Not that things were much better at Derby, though. Newly-relegated from the top flight, despite the presence of big names including Fabrizio Ravanelli and Giorgi Kinkladze, they too struggled and Gregory was sacked before George Burley managed to steer them away from relegation.
Lee was a regular starter, with his two goals being in the first and last league games, but at the end of the season, he left Pride Park.
Roeder’s invitation to join pre-season training soon turned into a one-year contract offer and finally West Ham got their man.
‘It has taken me 20 years to get to West Ham,’ Lee told BBC Sport at the time. ‘I was linked with them when I was at Newcastle and it has finally come true and I am absolutely delighted.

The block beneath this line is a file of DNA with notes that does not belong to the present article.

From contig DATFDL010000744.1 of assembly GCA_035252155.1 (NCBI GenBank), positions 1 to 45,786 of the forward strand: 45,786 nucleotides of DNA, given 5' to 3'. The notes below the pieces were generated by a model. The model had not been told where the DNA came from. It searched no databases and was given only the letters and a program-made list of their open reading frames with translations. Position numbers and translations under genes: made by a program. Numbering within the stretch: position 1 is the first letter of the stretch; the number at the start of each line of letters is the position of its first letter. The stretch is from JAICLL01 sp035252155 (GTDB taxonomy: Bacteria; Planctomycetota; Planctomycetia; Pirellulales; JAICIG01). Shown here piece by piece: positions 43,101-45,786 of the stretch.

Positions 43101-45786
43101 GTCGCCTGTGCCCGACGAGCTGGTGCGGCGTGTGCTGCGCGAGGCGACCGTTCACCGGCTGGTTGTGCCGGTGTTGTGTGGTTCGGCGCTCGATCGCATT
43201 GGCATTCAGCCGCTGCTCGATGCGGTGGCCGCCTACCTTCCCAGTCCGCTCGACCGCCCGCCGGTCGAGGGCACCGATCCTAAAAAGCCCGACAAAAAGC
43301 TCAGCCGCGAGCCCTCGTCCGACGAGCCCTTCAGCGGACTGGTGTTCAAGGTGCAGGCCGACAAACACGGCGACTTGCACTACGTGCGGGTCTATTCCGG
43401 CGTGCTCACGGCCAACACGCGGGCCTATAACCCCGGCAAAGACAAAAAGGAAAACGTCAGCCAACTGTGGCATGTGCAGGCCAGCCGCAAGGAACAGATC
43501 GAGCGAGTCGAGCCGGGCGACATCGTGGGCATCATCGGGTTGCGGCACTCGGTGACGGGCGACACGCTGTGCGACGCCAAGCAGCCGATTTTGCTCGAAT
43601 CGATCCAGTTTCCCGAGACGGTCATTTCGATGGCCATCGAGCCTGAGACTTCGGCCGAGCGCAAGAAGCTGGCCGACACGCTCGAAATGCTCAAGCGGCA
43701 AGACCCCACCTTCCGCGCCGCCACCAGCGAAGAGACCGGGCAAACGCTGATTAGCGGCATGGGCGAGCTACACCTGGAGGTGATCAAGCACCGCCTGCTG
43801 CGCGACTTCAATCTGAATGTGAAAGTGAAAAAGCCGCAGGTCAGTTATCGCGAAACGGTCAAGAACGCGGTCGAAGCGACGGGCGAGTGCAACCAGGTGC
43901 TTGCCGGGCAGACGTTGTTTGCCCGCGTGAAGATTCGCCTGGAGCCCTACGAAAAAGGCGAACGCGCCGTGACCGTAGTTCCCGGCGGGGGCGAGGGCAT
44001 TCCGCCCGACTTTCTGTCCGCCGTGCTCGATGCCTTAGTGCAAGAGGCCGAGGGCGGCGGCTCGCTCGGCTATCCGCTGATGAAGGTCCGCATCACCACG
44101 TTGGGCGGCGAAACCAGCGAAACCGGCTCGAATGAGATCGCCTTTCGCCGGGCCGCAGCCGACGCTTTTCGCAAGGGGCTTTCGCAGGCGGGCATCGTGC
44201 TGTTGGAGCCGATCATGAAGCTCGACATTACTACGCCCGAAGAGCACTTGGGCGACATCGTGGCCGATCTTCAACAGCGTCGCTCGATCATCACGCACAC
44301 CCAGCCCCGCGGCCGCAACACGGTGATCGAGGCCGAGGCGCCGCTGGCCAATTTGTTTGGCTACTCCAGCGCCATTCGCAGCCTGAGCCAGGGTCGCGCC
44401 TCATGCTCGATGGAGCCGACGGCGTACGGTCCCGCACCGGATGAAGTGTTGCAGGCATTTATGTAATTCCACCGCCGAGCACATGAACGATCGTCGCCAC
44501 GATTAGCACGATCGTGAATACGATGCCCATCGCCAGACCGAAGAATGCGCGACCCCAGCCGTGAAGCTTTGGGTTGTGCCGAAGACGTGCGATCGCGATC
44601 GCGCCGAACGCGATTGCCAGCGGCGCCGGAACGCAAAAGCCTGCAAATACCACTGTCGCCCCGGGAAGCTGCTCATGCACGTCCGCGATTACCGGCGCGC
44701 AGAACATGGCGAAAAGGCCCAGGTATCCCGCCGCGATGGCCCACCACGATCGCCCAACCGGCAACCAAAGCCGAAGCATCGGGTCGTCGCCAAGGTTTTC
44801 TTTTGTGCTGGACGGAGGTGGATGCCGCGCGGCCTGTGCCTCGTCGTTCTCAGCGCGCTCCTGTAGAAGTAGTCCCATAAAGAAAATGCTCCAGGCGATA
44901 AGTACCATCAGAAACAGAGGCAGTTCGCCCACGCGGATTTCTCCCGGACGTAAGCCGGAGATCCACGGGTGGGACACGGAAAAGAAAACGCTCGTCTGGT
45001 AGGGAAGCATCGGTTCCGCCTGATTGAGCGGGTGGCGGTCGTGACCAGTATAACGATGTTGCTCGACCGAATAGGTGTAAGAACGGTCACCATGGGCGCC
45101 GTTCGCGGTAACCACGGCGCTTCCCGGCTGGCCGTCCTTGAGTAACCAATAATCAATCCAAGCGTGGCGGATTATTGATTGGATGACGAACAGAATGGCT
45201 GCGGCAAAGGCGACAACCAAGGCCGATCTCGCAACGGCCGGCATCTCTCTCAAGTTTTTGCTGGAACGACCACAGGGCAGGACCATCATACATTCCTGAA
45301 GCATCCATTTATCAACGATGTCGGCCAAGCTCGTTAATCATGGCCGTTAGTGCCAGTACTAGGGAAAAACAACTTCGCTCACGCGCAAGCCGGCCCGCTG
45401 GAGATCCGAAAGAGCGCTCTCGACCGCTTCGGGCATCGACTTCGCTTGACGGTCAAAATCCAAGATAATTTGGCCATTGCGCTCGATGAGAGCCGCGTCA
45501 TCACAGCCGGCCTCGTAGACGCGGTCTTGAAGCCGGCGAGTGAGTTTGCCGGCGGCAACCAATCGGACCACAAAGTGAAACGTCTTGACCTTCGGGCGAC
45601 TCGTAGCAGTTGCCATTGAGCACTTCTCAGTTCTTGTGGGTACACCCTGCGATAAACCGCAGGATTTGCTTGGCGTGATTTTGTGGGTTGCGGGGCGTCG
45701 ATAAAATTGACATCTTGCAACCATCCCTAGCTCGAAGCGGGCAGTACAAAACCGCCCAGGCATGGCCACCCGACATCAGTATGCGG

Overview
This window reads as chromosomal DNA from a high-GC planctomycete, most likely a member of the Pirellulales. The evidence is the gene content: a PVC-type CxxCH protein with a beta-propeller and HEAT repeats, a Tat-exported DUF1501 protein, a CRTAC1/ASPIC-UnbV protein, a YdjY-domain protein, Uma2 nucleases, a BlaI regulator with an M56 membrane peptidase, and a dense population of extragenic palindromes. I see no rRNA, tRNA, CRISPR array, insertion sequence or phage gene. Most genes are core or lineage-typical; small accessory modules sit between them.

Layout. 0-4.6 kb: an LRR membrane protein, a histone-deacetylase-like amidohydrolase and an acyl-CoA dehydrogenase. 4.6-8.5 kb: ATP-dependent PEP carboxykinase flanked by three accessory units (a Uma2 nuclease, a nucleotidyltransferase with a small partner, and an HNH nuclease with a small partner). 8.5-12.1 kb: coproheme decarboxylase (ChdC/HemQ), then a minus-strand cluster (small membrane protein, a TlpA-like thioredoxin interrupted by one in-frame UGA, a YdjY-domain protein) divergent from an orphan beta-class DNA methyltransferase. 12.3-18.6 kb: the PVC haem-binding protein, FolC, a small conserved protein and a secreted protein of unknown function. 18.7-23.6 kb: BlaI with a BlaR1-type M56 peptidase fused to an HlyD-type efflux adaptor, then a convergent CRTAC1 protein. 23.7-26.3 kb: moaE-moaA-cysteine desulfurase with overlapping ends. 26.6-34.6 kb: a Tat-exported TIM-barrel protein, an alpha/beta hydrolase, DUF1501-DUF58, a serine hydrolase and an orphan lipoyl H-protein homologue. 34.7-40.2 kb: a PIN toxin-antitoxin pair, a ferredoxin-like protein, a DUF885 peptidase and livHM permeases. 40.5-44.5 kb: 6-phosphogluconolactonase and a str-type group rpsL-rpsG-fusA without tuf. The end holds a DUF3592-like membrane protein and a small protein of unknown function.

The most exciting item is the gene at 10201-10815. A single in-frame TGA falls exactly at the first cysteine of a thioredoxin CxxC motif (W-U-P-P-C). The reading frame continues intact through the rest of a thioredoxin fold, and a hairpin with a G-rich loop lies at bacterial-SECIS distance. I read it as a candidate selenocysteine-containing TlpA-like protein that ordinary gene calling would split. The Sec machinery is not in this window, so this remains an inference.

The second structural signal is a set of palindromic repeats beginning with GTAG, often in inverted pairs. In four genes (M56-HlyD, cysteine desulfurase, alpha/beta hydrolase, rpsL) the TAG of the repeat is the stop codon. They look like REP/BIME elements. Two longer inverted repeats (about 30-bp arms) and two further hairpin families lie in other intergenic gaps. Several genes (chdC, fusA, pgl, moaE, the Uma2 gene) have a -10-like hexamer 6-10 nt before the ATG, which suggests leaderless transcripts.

‘It is no secret that it has been my ambition to play for my home-town club for many, many years. I have been desperate to join them and although it has taken a long time it is worth it.’
Within days of Lee signing, the squad he had trained with and played pre-season friendlies with began to fragment, with Freddie Kanoute joining Spurs and Joe Cole moving to Chelsea, following the departure of Trevor Sinclair to Manchester City. Things were changing, fast, and in less than a month, so did the manager.
‘It’s not like we started terribly, so I really didn’t get why the board kept him for a while and then let him go,’ said Lee. ‘We’d lost six top players at the start of the season, and I understand the club had to save money, but if they wanted rid of him, why didn’t they do it pre-season?’
The match that will always be remembered as the final straw for Roeder was away at Rotherham, where for practical reasons, the team chose to get changed before arriving at the ground, and then lost. However, this was spun as big time West Ham thinking themselves as being above using such a humble dressing room – which Lee says is utter nonsense.